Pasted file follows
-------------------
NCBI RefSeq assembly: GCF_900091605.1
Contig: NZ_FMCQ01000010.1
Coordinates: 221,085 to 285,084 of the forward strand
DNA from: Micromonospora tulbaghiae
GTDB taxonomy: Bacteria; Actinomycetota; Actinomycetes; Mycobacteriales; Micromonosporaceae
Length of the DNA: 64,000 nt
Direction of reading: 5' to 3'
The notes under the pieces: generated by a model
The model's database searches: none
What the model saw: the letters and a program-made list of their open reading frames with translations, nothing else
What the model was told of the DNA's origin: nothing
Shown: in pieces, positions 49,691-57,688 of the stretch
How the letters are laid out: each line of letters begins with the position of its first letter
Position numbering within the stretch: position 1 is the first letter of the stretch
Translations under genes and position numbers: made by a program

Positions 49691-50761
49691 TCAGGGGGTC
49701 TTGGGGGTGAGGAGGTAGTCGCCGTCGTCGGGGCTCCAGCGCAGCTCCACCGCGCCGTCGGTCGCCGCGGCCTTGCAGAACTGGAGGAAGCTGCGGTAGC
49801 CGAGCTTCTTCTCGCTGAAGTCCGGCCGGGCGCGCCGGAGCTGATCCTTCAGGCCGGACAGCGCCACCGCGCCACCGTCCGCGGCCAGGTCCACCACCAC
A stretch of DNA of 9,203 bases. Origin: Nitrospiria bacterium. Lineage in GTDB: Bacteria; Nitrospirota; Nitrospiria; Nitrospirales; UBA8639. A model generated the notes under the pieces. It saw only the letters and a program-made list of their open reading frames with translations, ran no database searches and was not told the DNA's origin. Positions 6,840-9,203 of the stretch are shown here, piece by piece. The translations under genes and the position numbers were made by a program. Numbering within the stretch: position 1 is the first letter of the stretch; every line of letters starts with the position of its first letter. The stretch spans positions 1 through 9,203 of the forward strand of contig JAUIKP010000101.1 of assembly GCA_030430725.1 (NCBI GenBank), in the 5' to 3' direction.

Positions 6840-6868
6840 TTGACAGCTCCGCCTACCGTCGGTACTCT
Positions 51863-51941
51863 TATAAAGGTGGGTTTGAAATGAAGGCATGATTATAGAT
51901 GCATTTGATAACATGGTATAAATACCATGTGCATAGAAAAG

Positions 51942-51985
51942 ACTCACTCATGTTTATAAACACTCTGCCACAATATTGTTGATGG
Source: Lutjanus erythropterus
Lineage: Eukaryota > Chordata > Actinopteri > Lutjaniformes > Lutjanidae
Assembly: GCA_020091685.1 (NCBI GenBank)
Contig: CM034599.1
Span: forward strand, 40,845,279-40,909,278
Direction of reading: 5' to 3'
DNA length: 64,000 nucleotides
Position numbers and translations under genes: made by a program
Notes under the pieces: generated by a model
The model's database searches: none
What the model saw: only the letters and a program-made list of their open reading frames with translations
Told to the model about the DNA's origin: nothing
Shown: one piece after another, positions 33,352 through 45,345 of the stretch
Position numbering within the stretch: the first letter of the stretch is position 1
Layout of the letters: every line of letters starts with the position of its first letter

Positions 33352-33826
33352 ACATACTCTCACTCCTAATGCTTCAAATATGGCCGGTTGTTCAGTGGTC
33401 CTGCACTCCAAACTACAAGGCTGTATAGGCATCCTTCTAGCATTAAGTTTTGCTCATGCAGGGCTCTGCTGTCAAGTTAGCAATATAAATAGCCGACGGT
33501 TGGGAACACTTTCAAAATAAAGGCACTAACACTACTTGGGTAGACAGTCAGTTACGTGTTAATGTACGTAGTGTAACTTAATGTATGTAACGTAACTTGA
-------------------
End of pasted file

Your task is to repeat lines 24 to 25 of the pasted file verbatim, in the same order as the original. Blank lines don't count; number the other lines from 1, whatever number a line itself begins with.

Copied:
51863 TATAAAGGTGGGTTTGAAATGAAGGCATGATTATAGAT
51901 GCATTTGATAACATGGTATAAATACCATGTGCATAGAAAAG